Practice patterns and job satisfaction in fellowship-trained endocrine surgeons.

Department of Surgery, University of California San Francisco, San Francisco, CA. Electronic address: .
Surgery (Impact Factor: 3.37). 10/2012; DOI: 10.1016/j.surg.2012.08.032
Source: PubMed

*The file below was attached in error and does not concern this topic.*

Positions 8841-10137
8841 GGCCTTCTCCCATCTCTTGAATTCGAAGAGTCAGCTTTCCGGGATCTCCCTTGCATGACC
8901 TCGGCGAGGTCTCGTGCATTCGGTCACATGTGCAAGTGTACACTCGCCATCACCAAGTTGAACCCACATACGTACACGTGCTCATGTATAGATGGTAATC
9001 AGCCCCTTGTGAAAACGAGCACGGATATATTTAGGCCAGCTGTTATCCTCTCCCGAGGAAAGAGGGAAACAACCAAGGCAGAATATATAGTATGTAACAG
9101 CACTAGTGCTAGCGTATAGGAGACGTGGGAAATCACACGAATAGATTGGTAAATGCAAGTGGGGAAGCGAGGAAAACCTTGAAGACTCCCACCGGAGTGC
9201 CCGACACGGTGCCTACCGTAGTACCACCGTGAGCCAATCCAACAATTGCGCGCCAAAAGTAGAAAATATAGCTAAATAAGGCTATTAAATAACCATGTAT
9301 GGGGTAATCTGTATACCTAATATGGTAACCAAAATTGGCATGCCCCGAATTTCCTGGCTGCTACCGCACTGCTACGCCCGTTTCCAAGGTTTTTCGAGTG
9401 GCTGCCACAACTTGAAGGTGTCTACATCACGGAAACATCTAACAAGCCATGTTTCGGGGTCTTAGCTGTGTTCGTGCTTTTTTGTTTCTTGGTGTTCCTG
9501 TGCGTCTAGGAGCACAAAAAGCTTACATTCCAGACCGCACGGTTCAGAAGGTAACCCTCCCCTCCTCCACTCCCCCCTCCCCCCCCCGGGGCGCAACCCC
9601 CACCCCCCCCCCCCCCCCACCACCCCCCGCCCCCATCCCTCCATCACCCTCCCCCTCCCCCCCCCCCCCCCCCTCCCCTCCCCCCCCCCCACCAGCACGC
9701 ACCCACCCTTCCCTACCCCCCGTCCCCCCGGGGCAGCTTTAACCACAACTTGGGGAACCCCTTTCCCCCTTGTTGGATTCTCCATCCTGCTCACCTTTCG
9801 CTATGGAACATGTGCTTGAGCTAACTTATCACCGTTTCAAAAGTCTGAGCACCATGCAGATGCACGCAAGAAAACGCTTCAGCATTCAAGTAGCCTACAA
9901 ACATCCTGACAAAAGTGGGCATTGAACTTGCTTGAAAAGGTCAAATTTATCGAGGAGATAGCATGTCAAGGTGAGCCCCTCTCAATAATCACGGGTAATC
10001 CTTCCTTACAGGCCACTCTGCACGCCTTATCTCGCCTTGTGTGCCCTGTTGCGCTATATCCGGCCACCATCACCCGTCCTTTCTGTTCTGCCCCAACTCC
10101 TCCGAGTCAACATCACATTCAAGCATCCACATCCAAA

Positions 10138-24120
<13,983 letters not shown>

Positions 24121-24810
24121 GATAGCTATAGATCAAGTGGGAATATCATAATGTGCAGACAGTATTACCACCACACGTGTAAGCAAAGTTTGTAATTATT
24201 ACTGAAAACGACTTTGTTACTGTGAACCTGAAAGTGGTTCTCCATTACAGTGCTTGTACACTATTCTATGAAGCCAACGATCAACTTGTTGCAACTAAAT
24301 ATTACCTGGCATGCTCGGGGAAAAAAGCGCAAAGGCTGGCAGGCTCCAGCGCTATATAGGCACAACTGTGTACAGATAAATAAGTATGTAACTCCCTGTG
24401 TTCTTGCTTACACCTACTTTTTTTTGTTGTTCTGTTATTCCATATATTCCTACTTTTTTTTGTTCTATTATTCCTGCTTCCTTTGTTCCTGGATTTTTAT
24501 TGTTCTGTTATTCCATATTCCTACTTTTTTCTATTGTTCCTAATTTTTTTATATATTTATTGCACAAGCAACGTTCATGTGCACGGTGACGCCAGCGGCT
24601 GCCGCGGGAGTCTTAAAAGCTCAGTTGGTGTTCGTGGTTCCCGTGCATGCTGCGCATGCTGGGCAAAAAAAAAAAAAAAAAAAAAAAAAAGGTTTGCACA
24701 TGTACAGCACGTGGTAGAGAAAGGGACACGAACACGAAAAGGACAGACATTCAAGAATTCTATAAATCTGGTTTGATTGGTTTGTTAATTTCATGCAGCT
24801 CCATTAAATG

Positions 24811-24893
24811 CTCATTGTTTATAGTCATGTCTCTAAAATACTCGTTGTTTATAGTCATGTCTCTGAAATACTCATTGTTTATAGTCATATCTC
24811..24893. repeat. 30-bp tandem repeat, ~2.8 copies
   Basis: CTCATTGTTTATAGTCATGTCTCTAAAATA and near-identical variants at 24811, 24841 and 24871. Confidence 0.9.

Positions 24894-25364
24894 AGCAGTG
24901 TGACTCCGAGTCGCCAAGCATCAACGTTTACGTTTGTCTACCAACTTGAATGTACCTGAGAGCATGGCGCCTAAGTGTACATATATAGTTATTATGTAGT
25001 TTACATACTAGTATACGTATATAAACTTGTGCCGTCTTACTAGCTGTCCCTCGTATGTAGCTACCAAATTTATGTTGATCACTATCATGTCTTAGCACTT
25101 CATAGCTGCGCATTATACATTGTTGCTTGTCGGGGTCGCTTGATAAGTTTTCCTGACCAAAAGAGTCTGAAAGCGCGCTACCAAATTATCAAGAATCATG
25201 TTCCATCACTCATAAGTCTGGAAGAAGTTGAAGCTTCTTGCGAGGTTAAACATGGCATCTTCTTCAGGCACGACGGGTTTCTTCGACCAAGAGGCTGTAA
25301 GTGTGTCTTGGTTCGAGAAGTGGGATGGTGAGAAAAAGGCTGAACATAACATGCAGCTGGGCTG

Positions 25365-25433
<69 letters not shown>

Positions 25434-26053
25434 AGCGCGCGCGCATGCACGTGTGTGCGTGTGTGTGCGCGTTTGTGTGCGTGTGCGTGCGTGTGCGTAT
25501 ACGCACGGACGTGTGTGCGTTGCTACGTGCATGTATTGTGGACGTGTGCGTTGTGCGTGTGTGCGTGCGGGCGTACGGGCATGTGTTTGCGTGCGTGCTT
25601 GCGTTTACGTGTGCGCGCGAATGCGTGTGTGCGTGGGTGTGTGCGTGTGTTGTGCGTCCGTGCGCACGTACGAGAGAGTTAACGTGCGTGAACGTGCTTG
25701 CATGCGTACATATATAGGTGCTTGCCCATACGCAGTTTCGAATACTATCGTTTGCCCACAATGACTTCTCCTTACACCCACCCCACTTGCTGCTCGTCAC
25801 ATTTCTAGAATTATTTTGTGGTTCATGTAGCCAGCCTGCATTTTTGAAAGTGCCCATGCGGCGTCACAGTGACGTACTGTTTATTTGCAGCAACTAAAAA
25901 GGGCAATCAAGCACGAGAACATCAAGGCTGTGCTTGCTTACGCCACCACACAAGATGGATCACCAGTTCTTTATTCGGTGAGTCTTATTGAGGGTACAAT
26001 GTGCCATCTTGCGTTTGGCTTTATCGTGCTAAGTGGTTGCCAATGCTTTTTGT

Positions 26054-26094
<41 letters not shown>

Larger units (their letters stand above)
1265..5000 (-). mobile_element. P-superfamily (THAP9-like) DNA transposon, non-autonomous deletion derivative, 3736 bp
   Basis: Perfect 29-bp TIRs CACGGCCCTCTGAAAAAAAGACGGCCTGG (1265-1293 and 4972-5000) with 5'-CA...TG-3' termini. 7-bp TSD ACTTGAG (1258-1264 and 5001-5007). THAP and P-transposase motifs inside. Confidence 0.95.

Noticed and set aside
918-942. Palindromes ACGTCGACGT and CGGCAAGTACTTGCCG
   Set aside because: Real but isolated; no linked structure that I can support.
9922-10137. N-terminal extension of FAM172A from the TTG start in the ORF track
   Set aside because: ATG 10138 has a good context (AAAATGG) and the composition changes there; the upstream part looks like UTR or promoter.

ABSTRACT BACKGROUND: Debates about the difficult job market for young endocrine surgeons are ongoing. This study aimed to analyze the practice patterns and work-related satisfaction levels of recently trained endocrine surgeons. METHODS: An anonymous survey was utilized. Participants were divided into 3 groups: "Young" (<3 years in practice), "middle" (3-5 years), and "older" (>5 years). RESULTS: Fifty-six of 78 surgeons (72%) responded to the survey. Time in practice ranged from 1 to 9 years (mean, 3.9 ± 0.28). Forty-five (80%) described their practice as academic. Participants performed 244.1 ± 17.8 operations within the last year; 75.4 ± 3.3% were endocrine cases. More surgeons in the "young" group have academic practices (92%) and joined established endocrine surgery groups (54%) versus older surgeons (67% and 42%; P = .05). Of surgeons in the "young" group, 4% started their own practice versus 33% in the "older" group (P = .04). Level of satisfaction with financial compensation (3.2 on a 4-point scale versus 2.9) and lifestyle (3.6 vs 3.1) was also higher in the younger group (P = .009). CONCLUSION: Despite widespread speculation about scarcity of academic jobs after fellowship, recently trained endocrine surgeons are more likely to practice in academic settings and join established endocrine surgery practices when compared with older surgeons. Overall satisfaction level is higher among recently trained surgeons.